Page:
*Today's #fridayflash takes place in Amora, pre-The Last Prophetess. A while back I had a flash piece titled "The Boy Who Was Once a God." This takes place right before it. You can read that previous piece here. This piece is between the President of Amora and General Ryden, Apenth/Alyxander's father.*
You Must Promise
“General Ryden is here to see you,” Meli’s pleasant voice said over the intercom.
“Enter,” I called and watched the door open. Ryden entered, his long strides crossing the room with purpose. His enclosed first raised to his heart in a salute.
“You’ve asked for me, President.” His heels clicked at attention.
I’d trained him well.
I rested my elbows upon my desk and threaded my fingers together. My eyes focused on Ryden’s. He appeared almost at ease, ah, except for a small tremor. Good. He was worried. He should be.
“I believe it is time for your son Alyxander to join our honorable ranks,” I said.
“My son?” The ball in his throat bobbed up and down. “Sir, he’s only seventeen, not yet of age.”
“There is something I believe you should see.” I opened my desk drawer and pulled out the Memorizer. My thumb touched a small button on the side to activate it.
The clear orb floated in the air. Mists swirled within and shifted. A young man stood amongst the scattered remnants of a temple. The stones glowed as he passed by. They recognized him for the power he possessed. Then, he disappeared between two columns and out of view.
“This footage was shot last night at Lordéhi Isle. Is that not your son?”
The General appeared frozen, his eyelids slightly wider as he stared at the Memorizer. His fingers twitched at his sides. I wondered if he longed to wipe his sweaty palms upon his crisp trousers.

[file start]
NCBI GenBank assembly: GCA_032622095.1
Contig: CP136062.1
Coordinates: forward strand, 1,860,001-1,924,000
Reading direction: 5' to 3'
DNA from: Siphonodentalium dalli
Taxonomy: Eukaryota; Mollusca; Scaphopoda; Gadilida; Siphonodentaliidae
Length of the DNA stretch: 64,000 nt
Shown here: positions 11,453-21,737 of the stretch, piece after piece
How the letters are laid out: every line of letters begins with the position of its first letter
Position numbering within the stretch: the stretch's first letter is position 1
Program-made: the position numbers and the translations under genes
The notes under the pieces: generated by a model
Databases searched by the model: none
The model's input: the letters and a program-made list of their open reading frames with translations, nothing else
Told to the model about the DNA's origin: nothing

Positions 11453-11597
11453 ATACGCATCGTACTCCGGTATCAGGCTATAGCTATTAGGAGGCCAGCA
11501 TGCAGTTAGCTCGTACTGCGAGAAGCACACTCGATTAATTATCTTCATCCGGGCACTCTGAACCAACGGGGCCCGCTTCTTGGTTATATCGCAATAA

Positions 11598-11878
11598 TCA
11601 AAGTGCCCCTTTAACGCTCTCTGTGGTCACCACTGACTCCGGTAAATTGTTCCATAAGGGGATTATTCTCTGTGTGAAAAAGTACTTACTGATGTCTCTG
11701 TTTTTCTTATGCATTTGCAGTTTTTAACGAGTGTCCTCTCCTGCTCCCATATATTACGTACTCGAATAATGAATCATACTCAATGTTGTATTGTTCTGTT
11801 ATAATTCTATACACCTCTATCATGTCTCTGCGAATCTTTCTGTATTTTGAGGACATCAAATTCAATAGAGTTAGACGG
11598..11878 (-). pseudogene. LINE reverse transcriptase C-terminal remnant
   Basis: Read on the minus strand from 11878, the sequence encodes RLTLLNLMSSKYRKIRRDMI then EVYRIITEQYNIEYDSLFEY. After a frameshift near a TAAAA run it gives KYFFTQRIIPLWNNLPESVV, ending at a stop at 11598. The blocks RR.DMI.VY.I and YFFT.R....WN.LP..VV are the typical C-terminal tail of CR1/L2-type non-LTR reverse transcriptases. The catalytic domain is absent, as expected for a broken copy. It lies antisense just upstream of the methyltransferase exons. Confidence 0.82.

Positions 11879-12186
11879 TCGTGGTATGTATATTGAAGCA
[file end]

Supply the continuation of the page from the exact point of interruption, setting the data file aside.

“It’s not the first time he’s been caught treading on sacred ground. Despite his age, he also has been touched with magic. Is that not true?” I leaned forward, and the General flinched.
“Sir, it’s not what you think. We almost lost him years ago. It’s gotten to his head. He hasn’t been the same since.” He spread his hands toward me, palms up. “Please, sir. Have mercy on the boy. He doesn’t know what he does.”
“Mercy?” I chuckled. “General Ryden, I know what he thinks he is.”
“He’s insane, not fit for duty.” The words poured from the man’s mouth.
I rose from my seat and came around the table to face him. “His skills could prove useful to our Guard. Ryden, we’ve known each other for many years, have we not?”
“Yes, sir, we have.”
“There are worse places than the Guard.” I placed my hand upon his shoulder. His skin shivered under my hand, and I clutched it tighter. “I’d hate to see him in Bellim or . . .”
“Very well, sir. When should he report to duty?” He closed his eyes. Resignation made his facial features fall. He was a beaten man. Just the kind I liked.
“Tomorrow morning, General, tomorrow morning.”